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Mechanical vs electrical fuel pump

 
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Old 12-27-2012, 08:58 PM
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Mechanical vs electrical fuel pump

Well the truck rebuild continues on my 81 150 4x4 and now I hit another question that I need help in. Should I opt for an electrical fuel pump or a mechanical fuel pump. Its a got a new summit racing 600cfm carb in there.
 
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Old 12-27-2012, 09:09 PM
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I wouldn't use an electric on that application unless I had a compelling reason to (and I can't think of any such reason based on the information provided in the question).
 
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Old 12-28-2012, 09:04 AM
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I'd go mechanical as long as you have the timing cover with the spot for it and the eccentric on the camshaft.
 
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Old 12-28-2012, 10:54 AM
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Originally Posted by bashby View Post
I'd go mechanical as long as you have the timing cover with the spot for it and the eccentric on the camshaft.
Why is the timing cover important?
 
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Old 12-28-2012, 11:15 AM
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That's where the fuel pump mounts on V8's. What engine do you have?
 
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Old 12-28-2012, 11:27 AM
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One reason to use an electric pump is that a mechanical pump has to "pull" the fuel from the back of the truck (tank) to the front of engine (pump). An electric pump (mounted at/near the tank as it should be) pushes the fuel. It is always preferable to push fuel.
Another reason some prefer not use a mechanical pump is that if the pump diaphram leaks, the some of the fuel goes into the cranckcase diluting the oil. If the leak is small enough it can go unnoticed until the oil is sufficiently diluted to cause engine (bearings, piston scuffing, etc.) problems.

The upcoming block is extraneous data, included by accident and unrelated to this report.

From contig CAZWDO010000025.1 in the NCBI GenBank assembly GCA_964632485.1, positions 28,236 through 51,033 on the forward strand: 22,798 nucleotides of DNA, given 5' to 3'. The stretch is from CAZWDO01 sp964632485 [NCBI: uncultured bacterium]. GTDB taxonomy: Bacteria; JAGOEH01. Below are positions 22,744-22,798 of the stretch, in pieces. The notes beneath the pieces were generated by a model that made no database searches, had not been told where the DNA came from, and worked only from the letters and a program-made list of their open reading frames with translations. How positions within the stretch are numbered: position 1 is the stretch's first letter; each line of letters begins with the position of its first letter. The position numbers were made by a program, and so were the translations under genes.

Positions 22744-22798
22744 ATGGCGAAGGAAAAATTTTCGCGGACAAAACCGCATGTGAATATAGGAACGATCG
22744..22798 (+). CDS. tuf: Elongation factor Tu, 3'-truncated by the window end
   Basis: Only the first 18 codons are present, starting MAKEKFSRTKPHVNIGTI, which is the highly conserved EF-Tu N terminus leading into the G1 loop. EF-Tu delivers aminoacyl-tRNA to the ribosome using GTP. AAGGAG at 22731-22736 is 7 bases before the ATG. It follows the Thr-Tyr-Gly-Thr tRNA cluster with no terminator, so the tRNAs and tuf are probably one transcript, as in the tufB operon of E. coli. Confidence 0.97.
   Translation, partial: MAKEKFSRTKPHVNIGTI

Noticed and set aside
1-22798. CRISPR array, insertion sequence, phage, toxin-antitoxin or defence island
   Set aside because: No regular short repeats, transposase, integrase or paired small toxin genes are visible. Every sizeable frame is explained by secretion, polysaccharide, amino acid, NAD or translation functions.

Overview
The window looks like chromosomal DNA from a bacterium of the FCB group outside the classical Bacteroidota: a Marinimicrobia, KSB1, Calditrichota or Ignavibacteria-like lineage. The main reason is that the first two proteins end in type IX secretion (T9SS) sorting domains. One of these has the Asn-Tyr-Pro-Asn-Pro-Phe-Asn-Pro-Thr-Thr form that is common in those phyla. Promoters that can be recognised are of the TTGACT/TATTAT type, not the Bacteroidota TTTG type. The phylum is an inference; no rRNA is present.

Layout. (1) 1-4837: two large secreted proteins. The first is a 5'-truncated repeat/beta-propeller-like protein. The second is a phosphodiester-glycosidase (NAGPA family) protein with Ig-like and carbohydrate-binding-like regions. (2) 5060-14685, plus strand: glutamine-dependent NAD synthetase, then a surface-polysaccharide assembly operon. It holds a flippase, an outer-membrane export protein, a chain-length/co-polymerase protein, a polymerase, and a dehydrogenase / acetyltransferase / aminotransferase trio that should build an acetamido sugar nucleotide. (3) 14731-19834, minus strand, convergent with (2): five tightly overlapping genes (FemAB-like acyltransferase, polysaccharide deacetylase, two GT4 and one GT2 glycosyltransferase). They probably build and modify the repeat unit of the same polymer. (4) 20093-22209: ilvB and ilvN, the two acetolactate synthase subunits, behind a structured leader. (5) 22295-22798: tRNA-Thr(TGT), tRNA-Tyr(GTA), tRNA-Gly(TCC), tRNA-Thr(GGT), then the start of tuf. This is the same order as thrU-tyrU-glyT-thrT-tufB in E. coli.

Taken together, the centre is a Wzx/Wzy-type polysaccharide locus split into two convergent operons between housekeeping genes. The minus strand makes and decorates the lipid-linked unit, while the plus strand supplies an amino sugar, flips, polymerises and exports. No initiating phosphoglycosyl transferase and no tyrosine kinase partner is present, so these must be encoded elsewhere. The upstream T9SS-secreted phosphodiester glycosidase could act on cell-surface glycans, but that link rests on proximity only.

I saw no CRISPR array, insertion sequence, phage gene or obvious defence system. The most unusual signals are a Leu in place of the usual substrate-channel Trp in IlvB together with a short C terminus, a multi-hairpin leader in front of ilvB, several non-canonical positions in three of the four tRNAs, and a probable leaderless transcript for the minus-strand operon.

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Old 12-28-2012, 11:46 AM
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Originally Posted by CountryBumkin View Post
One reason to use an electric pump is that a mechanical pump has to "pull" the fuel from the back of the truck (tank) to the front of engine (pump). An electric pump (mounted at/near the tank as it should be) pushes the fuel. It is always preferable to push fuel.
I would have to disagree with this. There is a reason that our helicopters have engine driven fuel pumps as a primary. Yes they have in tanks at low psi to get it to the lines but the engine is based off a suction type to prevent fuel flow in an event where there is a line leak. The same would apply that it would be better to suck air and have the engine die than to spray fuel at high pressure. Also by the using a mechanical pump attached to the motor allows the pump to correspond to the needs of the engine. Higher rpm more pumps and vice versa instead of having more pressure in the line than is needed with a high pressure constant which is not needed in a engine or turbine for that matter.